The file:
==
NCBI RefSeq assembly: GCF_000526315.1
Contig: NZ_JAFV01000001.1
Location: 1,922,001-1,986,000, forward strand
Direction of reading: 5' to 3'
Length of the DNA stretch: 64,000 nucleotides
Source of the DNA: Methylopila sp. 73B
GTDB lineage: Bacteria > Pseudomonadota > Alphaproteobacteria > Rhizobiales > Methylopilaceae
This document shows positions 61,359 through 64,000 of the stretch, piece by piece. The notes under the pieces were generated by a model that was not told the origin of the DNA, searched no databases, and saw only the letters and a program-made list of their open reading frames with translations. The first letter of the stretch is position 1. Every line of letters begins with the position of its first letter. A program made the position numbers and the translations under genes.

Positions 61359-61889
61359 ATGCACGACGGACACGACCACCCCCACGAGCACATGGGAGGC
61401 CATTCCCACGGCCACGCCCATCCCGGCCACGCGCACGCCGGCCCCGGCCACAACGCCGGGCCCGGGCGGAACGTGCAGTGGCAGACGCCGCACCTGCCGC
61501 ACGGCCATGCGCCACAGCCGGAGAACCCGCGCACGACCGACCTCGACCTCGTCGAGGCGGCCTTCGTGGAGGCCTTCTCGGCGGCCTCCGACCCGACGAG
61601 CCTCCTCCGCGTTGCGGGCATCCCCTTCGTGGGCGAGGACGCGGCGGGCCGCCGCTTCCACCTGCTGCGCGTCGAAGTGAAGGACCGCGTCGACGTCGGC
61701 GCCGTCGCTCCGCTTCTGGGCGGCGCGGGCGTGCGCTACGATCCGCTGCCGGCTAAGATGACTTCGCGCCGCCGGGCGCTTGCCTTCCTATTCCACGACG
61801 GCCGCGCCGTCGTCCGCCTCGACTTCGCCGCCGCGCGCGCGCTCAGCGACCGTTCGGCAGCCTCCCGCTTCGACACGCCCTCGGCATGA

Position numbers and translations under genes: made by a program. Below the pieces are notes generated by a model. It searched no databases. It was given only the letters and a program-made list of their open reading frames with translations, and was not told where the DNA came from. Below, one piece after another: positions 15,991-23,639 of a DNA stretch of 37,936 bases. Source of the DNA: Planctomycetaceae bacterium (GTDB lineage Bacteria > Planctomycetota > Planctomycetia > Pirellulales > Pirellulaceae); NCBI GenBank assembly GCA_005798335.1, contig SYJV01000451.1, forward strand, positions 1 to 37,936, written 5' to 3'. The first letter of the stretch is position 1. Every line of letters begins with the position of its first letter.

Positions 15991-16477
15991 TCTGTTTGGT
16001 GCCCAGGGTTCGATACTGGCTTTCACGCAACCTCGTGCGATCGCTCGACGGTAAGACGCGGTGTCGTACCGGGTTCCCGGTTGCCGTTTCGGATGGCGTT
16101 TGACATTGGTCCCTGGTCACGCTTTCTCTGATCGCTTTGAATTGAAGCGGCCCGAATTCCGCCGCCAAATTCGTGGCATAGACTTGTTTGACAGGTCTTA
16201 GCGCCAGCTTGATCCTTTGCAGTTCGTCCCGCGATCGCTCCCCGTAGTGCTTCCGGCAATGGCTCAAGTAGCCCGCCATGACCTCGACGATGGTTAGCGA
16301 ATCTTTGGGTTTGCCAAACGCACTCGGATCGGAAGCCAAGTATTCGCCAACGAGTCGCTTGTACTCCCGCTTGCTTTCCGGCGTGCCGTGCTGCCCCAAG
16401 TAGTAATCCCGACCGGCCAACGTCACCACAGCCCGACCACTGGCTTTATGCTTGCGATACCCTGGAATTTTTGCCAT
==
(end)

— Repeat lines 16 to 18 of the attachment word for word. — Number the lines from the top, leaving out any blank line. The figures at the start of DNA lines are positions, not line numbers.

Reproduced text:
Position numbers and translations under genes: made by a program. Below the pieces are notes generated by a model. It searched no databases. It was given only the letters and a program-made list of their open reading frames with translations, and was not told where the DNA came from. Below, one piece after another: positions 15,991-23,639 of a DNA stretch of 37,936 bases. Source of the DNA: Planctomycetaceae bacterium (GTDB lineage Bacteria > Planctomycetota > Planctomycetia > Pirellulales > Pirellulaceae); NCBI GenBank assembly GCA_005798335.1, contig SYJV01000451.1, forward strand, positions 1 to 37,936, written 5' to 3'. The first letter of the stretch is position 1. Every line of letters begins with the position of its first letter.

Positions 15991-16477
15991 TCTGTTTGGT